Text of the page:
PILOT SCHOOL

Most flight schools are regulated by Part 61, Title 14 of the Code of Federal Regulations, otherwise known as Part 61 of the Federal Aviation Regulations. FAR Part 61 prescribes the requirements for issuing pilot certificates and ratings, the conditions under which they are required, and the privileges and limitations of those certificates and ratings. Considerable latitude is allowed in the training programs and operating practices, so long as the candidate for a certificate or rating obtains a satisfactory score on the Federal Aviation Administration written knowledge test, oral knowledge test, and practical flight test.

A higher standard for flight schools is set forth in FAR Part 141. To hold a pilot school certificate issued under Part 141, a flight training company must pass rigorous inspections by FAA personnel of its flight training syllabus, training course outline, operating procedures, flight training staff, maintenance operations, aircraft airworthiness,buildings and facilities, and company operating procedures. The standards of Part 141 are verified by periodic inspections by FAA personnel.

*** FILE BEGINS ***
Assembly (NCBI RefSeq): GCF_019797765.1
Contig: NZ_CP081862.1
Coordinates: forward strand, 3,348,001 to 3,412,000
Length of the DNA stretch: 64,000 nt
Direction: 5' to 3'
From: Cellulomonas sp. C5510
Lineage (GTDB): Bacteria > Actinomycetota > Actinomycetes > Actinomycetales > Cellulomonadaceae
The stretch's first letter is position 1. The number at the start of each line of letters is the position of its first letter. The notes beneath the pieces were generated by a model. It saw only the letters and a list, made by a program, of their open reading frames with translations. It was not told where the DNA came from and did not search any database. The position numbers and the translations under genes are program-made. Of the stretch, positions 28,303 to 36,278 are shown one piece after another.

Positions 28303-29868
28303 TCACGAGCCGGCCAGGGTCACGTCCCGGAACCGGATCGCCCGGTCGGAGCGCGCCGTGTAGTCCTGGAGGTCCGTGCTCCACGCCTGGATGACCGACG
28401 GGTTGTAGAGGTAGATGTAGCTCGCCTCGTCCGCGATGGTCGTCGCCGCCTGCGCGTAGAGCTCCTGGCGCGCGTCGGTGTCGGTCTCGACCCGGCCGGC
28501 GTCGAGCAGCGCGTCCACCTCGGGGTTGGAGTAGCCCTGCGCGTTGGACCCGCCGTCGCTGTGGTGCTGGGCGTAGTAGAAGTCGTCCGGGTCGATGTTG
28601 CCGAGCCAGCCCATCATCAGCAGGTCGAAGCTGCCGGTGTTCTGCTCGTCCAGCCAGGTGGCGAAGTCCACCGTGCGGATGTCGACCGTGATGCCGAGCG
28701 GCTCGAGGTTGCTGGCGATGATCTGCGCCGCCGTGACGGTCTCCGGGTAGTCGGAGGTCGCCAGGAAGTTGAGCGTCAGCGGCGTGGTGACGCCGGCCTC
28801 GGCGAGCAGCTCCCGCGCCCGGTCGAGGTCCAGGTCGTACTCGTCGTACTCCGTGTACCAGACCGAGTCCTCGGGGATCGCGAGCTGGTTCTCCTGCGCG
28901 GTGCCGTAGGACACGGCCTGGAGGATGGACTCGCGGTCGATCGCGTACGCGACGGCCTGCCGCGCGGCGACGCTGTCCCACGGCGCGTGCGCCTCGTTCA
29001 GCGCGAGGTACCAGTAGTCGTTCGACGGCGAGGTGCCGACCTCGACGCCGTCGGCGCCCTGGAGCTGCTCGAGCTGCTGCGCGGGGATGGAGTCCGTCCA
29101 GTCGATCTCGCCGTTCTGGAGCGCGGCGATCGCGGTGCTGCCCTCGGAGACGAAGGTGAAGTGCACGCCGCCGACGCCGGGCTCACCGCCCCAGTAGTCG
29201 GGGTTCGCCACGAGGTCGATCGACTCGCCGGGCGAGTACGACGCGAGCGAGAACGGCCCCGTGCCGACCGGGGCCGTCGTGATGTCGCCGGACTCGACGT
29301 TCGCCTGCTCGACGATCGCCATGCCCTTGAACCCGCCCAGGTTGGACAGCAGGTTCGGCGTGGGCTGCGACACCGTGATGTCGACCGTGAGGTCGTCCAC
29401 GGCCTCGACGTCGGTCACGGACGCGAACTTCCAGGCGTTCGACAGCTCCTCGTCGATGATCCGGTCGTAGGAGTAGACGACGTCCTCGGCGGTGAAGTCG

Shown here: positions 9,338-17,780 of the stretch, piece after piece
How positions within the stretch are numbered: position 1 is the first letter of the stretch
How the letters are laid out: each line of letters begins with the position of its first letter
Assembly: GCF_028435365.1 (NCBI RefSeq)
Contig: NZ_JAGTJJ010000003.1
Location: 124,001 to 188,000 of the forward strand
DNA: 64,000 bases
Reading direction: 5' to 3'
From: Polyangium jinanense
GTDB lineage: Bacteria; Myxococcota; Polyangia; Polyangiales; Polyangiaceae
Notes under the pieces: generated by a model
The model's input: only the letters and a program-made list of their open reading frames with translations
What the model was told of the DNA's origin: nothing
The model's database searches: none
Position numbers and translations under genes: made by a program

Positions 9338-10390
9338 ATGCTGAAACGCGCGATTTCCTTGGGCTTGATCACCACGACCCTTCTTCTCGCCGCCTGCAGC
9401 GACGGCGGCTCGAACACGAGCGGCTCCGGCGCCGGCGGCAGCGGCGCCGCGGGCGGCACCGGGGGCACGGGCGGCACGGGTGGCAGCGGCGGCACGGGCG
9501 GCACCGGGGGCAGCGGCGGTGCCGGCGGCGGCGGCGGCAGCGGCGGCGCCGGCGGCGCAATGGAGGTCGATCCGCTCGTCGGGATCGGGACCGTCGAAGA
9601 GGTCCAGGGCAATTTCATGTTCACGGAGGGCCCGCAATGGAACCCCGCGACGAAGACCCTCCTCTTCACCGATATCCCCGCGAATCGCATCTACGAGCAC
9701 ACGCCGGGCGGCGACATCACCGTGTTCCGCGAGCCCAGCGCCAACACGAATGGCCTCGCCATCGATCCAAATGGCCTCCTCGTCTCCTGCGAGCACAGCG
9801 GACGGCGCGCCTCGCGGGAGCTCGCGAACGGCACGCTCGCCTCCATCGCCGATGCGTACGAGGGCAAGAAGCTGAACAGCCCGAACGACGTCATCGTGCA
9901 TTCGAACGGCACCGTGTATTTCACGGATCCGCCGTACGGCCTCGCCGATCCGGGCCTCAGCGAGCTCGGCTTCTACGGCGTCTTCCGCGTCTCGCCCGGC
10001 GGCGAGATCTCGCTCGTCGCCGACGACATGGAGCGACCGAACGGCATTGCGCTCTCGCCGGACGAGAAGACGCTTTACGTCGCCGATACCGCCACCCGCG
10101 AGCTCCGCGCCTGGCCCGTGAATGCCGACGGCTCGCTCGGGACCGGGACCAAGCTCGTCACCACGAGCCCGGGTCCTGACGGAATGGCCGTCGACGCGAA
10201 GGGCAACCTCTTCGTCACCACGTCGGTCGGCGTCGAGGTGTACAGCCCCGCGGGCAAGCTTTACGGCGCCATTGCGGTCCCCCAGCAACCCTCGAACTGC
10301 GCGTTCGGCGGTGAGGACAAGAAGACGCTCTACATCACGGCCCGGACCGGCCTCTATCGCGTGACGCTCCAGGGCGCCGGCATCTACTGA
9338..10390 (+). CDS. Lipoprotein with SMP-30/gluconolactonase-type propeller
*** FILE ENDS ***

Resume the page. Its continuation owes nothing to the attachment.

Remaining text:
In return for maintaining the rigorous standards of Part 141, an approved pilot school is permitted to nominate candidates for certificates and ratings with less flight time than candidates nominated under Part 61. This can represent considerable savings of time and money for customers. The recent national averages presented below illustrate the potential benefit.


Course Part 61 Flight Hours Part 141 Flight Hours Difference Savings
Private Pilot 65 55 10 $1,000
Instrument Rating 90 40 50 $5,000
Commercial Pilot 150 120 30 $3,000


Achieving and maintaining our pilot school certificate is a major part of our program at Anson Aviation. Our goal is to provide the finest quality flight training in Southeast Texas.